All eyes will be on Patrick in her IndyCar return
ABS-CBN Sports on May 01, 2018 09:34 AM
FILE - In this May 22, 2010, file photo, driver Danica Patrick waits to be interviewed after she qualified on the first day of qualifications for the Indianapolis 500 auto race at the Indianapolis Motor Speedway in Indianapolis. Patrick's farewell tour begins its final phase Tuesday, May 1, 2018, when she gets back in an Indy car for the first time since 2011. The world's most famous female race car driver begins preparation for her final drive around Indianapolis Motor Speedway and kicks off a month in which she's sure to own the headlines. (AP Photo/AJ Mast)
By Jenna Fryer, Associated Press
Sebastien Bourdais was back at Indianapolis Motor Speedway on Monday. So was Helio Castroneves, who returned to his home away from home to re-acclimate to an Indy car.
But the show really begins on Tuesday when Danica Patrick's farewell tour returns to her biggest stage. The world's most famous female race car driver returns to IndyCar for the first time since 2011 to prepare for her final drive around Indianapolis Motor Speedway in advance of the Indianapolis 500. Her preparations will help kick off IndyCar's beloved "Month of May" — and Patrick is sure to own the headlines.
"I imagine I'll probably pop up into the seat fully kitted up once before I get in, just to make sure everything is good, and go over things like, 'How the hell do I start this thing?'" Patrick said in a telephone interview with The Associated Press.
And by that, Patrick literally meant how she starts the car and begins her final drive.
She's been chasing her dreams since she was a little girl in Illinois, and two decades later, she's ready to call it a career. Her farewell began with NASCAR's season-opening Daytona 500, where Patrick was collected in a crash and finished 35th.
But the "Danica Double" was always about bringing her career full circle and walking away at Indy, the place that made her a household name. Patrick led 19 laps and finished fourth as a rookie in 2005 and she was a career-best third in 2009. She's always thrived on Indy's main stage, and she doesn't anticipate that changing this year.
Patrick, who spent last week at boyfriend Aaron Rodgers' Green Bay, Wisconsin, home "watching the snow melt," was already shifting into race mode and talked confidently about her next hurdle. Yes, it's been more than six years since she's been in an Indy car and it has had two body modifications during her absence.
She's approaching Tuesday much like she did her very first Indy test, in 2004.
"When I first drove an Indy car back in the day at Kentucky when no one was watching, now they are going to be watching," she said. "I've got a feeling that if it's comfortable, it could come back to me really quick. I have to remember the very first time I ever drove an Indy car, having never driven one before, it went fine. So I've got to trust that everything will be fine."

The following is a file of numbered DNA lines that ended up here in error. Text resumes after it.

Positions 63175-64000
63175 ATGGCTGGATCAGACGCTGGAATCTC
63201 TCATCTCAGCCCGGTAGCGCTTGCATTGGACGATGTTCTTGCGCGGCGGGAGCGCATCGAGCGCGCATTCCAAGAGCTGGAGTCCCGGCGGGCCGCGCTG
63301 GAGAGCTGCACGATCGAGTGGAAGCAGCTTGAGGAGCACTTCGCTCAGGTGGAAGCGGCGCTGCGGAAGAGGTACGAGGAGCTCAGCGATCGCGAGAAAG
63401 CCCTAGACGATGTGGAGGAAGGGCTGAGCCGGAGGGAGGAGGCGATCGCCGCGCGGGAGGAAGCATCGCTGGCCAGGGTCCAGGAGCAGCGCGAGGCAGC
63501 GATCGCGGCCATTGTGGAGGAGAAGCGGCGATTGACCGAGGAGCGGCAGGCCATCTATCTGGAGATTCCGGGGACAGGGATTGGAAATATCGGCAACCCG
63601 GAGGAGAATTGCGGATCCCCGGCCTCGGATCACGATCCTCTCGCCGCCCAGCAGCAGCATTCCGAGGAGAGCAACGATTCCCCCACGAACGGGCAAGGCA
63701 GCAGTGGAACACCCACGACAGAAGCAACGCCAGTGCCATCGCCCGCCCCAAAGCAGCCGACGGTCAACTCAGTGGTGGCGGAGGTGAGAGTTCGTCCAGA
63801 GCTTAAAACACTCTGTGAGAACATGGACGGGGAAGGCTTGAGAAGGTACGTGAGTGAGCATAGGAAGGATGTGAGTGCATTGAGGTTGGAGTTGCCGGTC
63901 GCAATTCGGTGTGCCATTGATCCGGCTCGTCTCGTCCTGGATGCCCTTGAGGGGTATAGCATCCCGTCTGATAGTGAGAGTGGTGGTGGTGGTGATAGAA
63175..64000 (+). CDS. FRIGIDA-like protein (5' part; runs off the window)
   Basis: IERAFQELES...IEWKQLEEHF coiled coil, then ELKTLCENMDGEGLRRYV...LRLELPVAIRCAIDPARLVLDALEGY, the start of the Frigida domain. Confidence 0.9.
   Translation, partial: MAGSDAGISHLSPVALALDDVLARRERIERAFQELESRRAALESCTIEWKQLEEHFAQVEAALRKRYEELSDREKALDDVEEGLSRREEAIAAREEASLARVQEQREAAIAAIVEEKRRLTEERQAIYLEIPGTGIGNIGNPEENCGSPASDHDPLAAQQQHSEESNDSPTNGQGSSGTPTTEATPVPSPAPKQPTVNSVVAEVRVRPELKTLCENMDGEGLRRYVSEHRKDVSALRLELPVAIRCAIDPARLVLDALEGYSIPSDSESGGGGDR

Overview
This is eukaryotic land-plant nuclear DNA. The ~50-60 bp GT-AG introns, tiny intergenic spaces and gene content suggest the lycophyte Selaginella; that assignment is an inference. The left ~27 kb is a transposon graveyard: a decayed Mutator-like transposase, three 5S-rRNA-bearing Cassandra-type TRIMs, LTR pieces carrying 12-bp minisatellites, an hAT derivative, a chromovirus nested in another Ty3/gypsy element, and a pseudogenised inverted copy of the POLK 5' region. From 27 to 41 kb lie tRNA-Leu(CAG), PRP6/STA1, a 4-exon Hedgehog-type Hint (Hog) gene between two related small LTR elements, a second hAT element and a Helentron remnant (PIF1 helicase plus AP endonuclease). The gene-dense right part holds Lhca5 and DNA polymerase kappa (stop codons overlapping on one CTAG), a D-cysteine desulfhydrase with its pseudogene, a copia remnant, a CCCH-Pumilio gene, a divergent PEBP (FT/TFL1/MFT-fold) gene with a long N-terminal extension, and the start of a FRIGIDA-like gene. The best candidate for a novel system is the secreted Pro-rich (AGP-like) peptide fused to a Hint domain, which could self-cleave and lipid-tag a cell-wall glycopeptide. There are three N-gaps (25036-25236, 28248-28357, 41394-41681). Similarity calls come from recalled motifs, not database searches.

Like it or not, Patrick has earned her spot on the central stage for the final month of her racing career.
With Patrick back at Indy for the May 27 race, everything she does in her GoDaddy-sponsored Chevrolet will be scrutinized. Even Monday, the first day the track opened for testing, had a buzz about Patrick's presence and she wasn't even on the track.
Instead, it was Bourdais back on the big oval for the first time since he broke his hip and pelvis when he wrecked qualifying his car for last year's 500. The injury was supposed to sideline him all year, but he was back in the IndyCar Series before the end of 2017 and already has a win and a pole on his resume this season.
Castroneves, the three-time Indy 500 winner, also got his first laps around Indy in the 2018 configuration of the car. Because he was moved by Roger Penske to the sports car series this year, the Brazilian will only run this month at Indy and try to grab a record-tying fourth victory. Tony Kanaan, in an A.J. Foyt Racing car, was fastest on the day at 226.181 mph, and Marco Andretti wasn't too shabby at third on the speed chart.
IndyCar closed the afternoon with a brief test session of a windscreen it is developing to protect drivers' heads in the open cockpit cars. Defending series champion Josef Newgarden spent about 45 minutes behind the windscreen at the end of the day and seemed to struggle a bit with glare bouncing off the screen and vision.
Next comes Patrick's return on Tuesday, which was originally scheduled for late March but was postponed because of a cold and rainy weather. She's used to attention, she thrives under pressure, and she's ready for the cameras when she gets back into the car.
There are 35 entries for this year's race, which means two drivers won't qualify for the 500. Patrick will be in a Chevrolet fielded by Ed Carpenter Racing, a team that is traditionally strong at Indy, and hasn't thought at all about potentially missing her retirement race.
"Why would I?" she said. "I'm thinking about going to win the race."